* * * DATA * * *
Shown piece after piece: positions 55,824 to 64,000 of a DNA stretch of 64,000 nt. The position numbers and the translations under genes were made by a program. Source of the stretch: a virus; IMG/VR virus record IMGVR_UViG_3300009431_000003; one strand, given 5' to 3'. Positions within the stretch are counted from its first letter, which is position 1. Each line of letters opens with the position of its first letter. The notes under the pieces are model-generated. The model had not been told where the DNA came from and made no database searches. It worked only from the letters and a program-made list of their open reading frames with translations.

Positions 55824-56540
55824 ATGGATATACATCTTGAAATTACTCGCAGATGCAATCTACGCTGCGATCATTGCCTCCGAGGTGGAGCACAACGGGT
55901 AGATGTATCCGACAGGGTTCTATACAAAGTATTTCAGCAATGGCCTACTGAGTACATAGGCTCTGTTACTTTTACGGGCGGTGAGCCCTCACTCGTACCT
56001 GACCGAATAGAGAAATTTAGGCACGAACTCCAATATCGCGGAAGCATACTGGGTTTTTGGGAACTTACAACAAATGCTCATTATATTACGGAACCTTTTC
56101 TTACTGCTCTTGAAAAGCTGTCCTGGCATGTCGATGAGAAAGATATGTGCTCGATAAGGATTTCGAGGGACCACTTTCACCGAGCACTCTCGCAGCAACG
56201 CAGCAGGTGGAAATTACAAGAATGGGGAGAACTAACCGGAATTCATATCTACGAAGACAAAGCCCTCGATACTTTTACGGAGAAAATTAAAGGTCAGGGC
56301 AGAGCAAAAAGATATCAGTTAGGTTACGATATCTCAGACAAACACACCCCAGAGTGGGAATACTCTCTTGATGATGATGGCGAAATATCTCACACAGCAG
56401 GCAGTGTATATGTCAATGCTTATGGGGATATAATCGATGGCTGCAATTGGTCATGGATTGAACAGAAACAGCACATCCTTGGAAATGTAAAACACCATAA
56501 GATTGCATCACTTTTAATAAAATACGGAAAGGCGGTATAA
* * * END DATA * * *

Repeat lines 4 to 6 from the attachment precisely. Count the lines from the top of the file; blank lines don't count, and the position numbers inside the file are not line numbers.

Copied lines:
55901 AGATGTATCCGACAGGGTTCTATACAAAGTATTTCAGCAATGGCCTACTGAGTACATAGGCTCTGTTACTTTTACGGGCGGTGAGCCCTCACTCGTACCT
56001 GACCGAATAGAGAAATTTAGGCACGAACTCCAATATCGCGGAAGCATACTGGGTTTTTGGGAACTTACAACAAATGCTCATTATATTACGGAACCTTTTC
56101 TTACTGCTCTTGAAAAGCTGTCCTGGCATGTCGATGAGAAAGATATGTGCTCGATAAGGATTTCGAGGGACCACTTTCACCGAGCACTCTCGCAGCAACG